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I have a server that I want to be accessible on the public Internet via SSH only, but I want it to be able to connect out to a VPN, and bind services to its VPN interface.

I'm using Linode to host a Ubuntu 16.04.2 LTS VM, ZeroTier for my VPN layer, and Docker in Swarm mode (with just a single node) for the services.

Running ifconfig -a on the VM returns this (public IPs redacted for privacy):

docker0   Link encap:Ethernet  HWaddr 02:42:f7:e7:e6:1e
          inet addr:172.17.0.1  Bcast:0.0.0.0  Mask:255.255.0.0
          UP BROADCAST MULTICAST  MTU:1500  Metric:1
          RX packets:0 errors:0 dropped:0 overruns:0 frame:0
          TX packets:0 errors:0 dropped:0 overruns:0 carrier:0
          collisions:0 txqueuelen:0
          RX bytes:0 (0.0 B)  TX bytes:0 (0.0 B)

docker_gwbridge Link encap:Ethernet  HWaddr 02:42:ad:82:56:0f
          inet addr:172.18.0.1  Bcast:0.0.0.0  Mask:255.255.0.0
          inet6 addr: fe80::42:adff:fe82:560f/64 Scope:Link
          UP BROADCAST RUNNING MULTICAST  MTU:1500  Metric:1
          RX packets:6083 errors:0 dropped:0 overruns:0 frame:0
          TX packets:16927 errors:0 dropped:0 overruns:0 carrier:0
          collisions:0 txqueuelen:0
          RX bytes:6364682 (6.3 MB)  TX bytes:49725061 (49.7 MB)

eth0      Link encap:Ethernet  HWaddr f2:3c:91:a7:c3:ac
          inet addr:<REDACTED>  Bcast:<REDACTED>  Mask:255.255.255.0
          inet6 addr: <REDACTED>/64 Scope:Global
          inet6 addr: <REDACTED>/64 Scope:Link
          UP BROADCAST RUNNING MULTICAST  MTU:1500  Metric:1
          RX packets:94675 errors:0 dropped:0 overruns:0 frame:0
          TX packets:47778 errors:0 dropped:0 overruns:0 carrier:0
          collisions:0 txqueuelen:1000
          RX bytes:59390529 (59.3 MB)  TX bytes:14765979 (14.7 MB)

lo        Link encap:Local Loopback
          inet addr:127.0.0.1  Mask:255.0.0.0
          inet6 addr: ::1/128 Scope:Host
          UP LOOPBACK RUNNING  MTU:65536  Metric:1
          RX packets:54171 errors:0 dropped:0 overruns:0 frame:0
          TX packets:54171 errors:0 dropped:0 overruns:0 carrier:0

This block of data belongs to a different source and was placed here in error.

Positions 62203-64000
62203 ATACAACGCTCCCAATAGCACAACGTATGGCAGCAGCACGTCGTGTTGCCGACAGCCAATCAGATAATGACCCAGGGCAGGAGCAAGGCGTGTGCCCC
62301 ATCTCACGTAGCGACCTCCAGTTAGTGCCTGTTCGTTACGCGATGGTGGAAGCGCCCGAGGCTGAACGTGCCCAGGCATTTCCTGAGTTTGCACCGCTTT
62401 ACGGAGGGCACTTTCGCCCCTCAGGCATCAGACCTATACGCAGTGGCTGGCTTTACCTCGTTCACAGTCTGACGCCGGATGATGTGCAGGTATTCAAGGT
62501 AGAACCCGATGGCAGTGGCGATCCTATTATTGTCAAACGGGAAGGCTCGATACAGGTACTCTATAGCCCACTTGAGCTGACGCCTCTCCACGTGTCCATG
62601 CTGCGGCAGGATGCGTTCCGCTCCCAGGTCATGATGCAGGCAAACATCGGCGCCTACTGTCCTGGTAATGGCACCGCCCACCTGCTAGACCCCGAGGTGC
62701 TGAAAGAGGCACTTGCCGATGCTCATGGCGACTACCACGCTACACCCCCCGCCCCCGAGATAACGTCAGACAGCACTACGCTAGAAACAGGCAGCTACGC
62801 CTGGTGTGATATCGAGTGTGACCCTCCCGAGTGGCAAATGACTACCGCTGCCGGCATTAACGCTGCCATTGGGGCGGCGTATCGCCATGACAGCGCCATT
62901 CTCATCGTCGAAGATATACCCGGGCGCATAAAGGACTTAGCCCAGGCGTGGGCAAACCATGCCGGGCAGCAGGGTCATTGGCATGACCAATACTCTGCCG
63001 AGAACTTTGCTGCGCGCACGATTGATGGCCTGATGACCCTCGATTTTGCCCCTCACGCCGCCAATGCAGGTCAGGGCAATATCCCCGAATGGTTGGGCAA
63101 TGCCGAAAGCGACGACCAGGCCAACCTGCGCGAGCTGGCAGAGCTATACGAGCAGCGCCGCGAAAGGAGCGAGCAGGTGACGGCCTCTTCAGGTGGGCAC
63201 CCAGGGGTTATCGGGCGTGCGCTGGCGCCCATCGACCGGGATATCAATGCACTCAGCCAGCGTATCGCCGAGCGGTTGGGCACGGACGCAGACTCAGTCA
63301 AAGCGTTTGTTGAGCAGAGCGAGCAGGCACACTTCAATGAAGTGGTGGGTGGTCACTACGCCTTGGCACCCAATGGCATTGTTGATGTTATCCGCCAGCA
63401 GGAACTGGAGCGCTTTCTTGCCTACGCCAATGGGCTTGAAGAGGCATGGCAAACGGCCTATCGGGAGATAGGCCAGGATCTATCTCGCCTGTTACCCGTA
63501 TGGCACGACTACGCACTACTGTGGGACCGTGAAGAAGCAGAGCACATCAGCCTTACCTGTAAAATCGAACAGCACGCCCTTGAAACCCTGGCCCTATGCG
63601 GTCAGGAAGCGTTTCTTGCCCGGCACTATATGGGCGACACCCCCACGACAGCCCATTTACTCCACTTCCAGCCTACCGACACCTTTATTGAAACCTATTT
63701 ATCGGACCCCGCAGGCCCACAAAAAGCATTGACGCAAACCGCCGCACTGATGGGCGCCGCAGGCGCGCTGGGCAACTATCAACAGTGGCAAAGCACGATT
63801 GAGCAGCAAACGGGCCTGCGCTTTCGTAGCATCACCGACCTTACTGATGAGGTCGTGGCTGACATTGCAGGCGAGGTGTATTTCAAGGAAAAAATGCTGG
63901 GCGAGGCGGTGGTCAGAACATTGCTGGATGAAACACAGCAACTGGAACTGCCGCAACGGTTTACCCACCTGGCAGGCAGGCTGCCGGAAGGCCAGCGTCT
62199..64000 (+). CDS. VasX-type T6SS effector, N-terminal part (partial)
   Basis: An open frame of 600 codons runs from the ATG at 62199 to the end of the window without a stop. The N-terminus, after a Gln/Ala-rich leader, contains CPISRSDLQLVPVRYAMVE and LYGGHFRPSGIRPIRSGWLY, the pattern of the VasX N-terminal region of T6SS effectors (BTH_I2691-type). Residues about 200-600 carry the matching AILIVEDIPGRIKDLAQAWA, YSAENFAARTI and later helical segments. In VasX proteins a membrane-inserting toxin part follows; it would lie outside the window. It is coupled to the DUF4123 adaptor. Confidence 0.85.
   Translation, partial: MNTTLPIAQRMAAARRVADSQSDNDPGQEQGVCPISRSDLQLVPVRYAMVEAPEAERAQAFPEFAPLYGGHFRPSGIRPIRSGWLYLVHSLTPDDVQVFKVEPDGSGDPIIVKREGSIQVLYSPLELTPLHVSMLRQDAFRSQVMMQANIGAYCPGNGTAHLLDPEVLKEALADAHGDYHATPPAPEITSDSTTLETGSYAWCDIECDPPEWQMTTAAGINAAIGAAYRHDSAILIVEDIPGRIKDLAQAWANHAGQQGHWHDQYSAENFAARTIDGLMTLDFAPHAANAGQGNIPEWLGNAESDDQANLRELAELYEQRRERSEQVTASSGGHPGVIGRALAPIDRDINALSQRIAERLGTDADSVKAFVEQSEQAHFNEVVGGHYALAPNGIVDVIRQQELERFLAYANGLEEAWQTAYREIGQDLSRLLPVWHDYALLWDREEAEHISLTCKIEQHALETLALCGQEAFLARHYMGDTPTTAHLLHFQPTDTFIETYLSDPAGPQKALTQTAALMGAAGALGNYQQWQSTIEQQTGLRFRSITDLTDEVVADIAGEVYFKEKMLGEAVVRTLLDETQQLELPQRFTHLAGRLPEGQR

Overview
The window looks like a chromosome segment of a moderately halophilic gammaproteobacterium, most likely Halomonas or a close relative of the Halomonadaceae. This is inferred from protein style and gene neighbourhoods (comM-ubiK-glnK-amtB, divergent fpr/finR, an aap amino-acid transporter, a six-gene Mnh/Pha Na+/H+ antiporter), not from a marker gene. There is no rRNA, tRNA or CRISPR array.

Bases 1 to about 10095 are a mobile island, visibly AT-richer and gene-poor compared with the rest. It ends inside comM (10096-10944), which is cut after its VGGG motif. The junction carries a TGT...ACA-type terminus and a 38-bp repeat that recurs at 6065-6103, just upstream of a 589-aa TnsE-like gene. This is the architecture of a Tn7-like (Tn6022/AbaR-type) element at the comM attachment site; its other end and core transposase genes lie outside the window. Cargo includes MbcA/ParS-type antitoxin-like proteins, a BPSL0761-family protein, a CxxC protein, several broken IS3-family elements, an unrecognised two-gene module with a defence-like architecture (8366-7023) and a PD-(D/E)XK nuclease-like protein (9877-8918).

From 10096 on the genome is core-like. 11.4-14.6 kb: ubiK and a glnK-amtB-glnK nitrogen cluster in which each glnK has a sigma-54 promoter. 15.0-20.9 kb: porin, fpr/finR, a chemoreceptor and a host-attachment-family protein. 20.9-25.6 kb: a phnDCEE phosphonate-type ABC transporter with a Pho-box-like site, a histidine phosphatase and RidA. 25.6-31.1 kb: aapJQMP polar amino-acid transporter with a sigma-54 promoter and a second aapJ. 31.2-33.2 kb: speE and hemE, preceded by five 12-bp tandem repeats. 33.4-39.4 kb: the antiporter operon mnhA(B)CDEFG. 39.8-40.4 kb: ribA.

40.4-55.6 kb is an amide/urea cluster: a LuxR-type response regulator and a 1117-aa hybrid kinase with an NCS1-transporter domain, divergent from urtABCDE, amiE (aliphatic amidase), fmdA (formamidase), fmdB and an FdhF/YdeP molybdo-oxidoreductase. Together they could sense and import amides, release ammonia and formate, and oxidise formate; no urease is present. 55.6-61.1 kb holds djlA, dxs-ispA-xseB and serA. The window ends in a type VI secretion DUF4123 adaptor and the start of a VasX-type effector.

collisions:0 txqueuelen:1
          RX bytes:6243573 (6.2 MB)  TX bytes:6243573 (6.2 MB)

veth8323309 Link encap:Ethernet  HWaddr 82:b3:ec:d8:8c:9b
          inet6 addr: fe80::80b3:ecff:fed8:8c9b/64 Scope:Link
          UP BROADCAST RUNNING MULTICAST  MTU:1500  Metric:1
          RX packets:15 errors:0 dropped:0 overruns:0 frame:0
          TX packets:538 errors:0 dropped:0 overruns:0 carrier:0
          collisions:0 txqueuelen:0
          RX bytes:1248 (1.2 KB)  TX bytes:22932 (22.9 KB)

veth602daf7 Link encap:Ethernet  HWaddr 82:7e:cf:b3:cb:a4
          inet6 addr: fe80::807e:cfff:feb3:cba4/64 Scope:Link
          UP BROADCAST RUNNING MULTICAST  MTU:1500  Metric:1
          RX packets:3065 errors:0 dropped:0 overruns:0 frame:0
          TX packets:11154 errors:0 dropped:0 overruns:0 carrier:0
          collisions:0 txqueuelen:0
          RX bytes:6187902 (6.1 MB)  TX bytes:794193 (794.1 KB)

zt0       Link encap:Ethernet  HWaddr 42:08:c2:e8:fc:93
          inet addr:192.168.196.106  Bcast:192.168.196.255  Mask:255.255.255.0
          inet6 addr: fe80::4008:c2ff:fee8:fc93/64 Scope:Link
          inet6 addr: fc7b:7a95:194:6f84:bf9a::1/40 Scope:Global
          UP BROADCAST RUNNING MULTICAST  MTU:2800  Metric:1
          RX packets:442 errors:0 dropped:0 overruns:0 frame:0
          TX packets:279 errors:0 dropped:0 overruns:0 carrier:0
          collisions:0 txqueuelen:1000
          RX bytes:52165 (52.1 KB)  TX bytes:46603 (46.6 KB)

My Docker compose file looks like this:

version: "3"
services:
  jenkins:
    image: jenkins/jenkins:lts
    ports:
      - "80:8080"
    volumes:
      - jenkins_home:/var/jenkins_home
    deploy:
      replicas: 1
volumes:
  jenkins_home:

However, I can't seem to get the iptables rules right. I had expected to be able to do this: